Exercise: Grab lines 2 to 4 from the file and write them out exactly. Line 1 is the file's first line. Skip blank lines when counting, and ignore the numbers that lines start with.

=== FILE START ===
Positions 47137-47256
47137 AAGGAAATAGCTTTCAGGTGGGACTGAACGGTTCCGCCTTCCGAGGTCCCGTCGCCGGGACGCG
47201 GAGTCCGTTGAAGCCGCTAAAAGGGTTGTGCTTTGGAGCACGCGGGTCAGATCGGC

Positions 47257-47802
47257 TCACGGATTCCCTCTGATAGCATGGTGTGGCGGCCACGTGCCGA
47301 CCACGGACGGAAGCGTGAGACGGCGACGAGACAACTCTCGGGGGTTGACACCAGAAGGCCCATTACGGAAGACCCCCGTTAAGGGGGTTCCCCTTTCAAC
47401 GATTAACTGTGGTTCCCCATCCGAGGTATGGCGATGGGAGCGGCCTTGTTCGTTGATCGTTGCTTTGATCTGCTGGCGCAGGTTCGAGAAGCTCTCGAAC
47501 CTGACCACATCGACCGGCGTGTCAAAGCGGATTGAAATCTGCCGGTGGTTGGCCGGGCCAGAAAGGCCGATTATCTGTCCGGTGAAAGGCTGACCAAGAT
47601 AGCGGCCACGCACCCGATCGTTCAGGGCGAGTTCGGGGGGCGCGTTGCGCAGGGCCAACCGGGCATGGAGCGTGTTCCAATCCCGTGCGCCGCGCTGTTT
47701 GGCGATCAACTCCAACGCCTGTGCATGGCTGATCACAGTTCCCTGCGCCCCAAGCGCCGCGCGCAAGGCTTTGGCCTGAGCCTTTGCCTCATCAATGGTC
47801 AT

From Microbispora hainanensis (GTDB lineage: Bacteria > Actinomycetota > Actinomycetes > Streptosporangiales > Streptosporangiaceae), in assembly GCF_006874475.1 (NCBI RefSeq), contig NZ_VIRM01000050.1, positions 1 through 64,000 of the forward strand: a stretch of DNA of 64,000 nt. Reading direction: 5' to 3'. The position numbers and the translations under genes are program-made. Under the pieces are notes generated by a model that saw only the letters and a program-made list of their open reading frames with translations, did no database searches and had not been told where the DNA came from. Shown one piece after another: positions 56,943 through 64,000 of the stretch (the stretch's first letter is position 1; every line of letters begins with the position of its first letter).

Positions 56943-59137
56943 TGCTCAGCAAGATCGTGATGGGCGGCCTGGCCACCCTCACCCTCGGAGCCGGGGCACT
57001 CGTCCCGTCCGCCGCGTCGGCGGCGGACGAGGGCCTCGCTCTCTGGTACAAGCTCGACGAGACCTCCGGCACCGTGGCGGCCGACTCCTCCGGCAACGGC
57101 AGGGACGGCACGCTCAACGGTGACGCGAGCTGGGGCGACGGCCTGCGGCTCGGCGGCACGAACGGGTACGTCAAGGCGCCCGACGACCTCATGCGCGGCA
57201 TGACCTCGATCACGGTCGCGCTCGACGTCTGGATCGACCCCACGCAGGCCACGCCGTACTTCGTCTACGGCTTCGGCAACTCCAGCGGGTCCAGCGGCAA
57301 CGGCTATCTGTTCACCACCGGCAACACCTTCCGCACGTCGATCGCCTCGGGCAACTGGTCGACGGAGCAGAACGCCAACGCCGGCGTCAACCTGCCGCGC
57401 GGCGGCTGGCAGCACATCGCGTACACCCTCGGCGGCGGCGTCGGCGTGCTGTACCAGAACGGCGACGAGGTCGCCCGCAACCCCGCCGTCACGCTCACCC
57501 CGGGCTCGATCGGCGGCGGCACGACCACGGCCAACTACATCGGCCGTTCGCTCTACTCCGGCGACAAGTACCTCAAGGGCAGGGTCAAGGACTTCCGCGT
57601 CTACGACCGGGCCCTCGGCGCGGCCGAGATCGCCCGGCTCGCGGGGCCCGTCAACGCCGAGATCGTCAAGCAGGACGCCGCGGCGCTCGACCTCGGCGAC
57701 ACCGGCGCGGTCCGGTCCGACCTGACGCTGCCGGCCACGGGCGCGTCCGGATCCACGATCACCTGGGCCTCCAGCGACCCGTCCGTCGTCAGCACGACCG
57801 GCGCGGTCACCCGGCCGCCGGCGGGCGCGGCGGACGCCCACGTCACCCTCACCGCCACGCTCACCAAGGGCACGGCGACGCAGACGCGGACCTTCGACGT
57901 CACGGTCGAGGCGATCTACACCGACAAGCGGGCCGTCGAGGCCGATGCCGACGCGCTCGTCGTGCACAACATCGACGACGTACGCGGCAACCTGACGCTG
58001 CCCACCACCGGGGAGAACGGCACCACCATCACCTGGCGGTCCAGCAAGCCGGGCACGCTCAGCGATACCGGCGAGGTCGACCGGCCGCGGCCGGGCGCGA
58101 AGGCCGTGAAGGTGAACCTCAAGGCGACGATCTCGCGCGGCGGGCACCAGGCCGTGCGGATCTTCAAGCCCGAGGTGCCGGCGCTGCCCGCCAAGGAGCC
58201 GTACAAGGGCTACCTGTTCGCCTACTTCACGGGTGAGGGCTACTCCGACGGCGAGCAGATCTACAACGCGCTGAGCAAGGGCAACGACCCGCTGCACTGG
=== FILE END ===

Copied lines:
47137 AAGGAAATAGCTTTCAGGTGGGACTGAACGGTTCCGCCTTCCGAGGTCCCGTCGCCGGGACGCG
47201 GAGTCCGTTGAAGCCGCTAAAAGGGTTGTGCTTTGGAGCACGCGGGTCAGATCGGC

Positions 47257-47802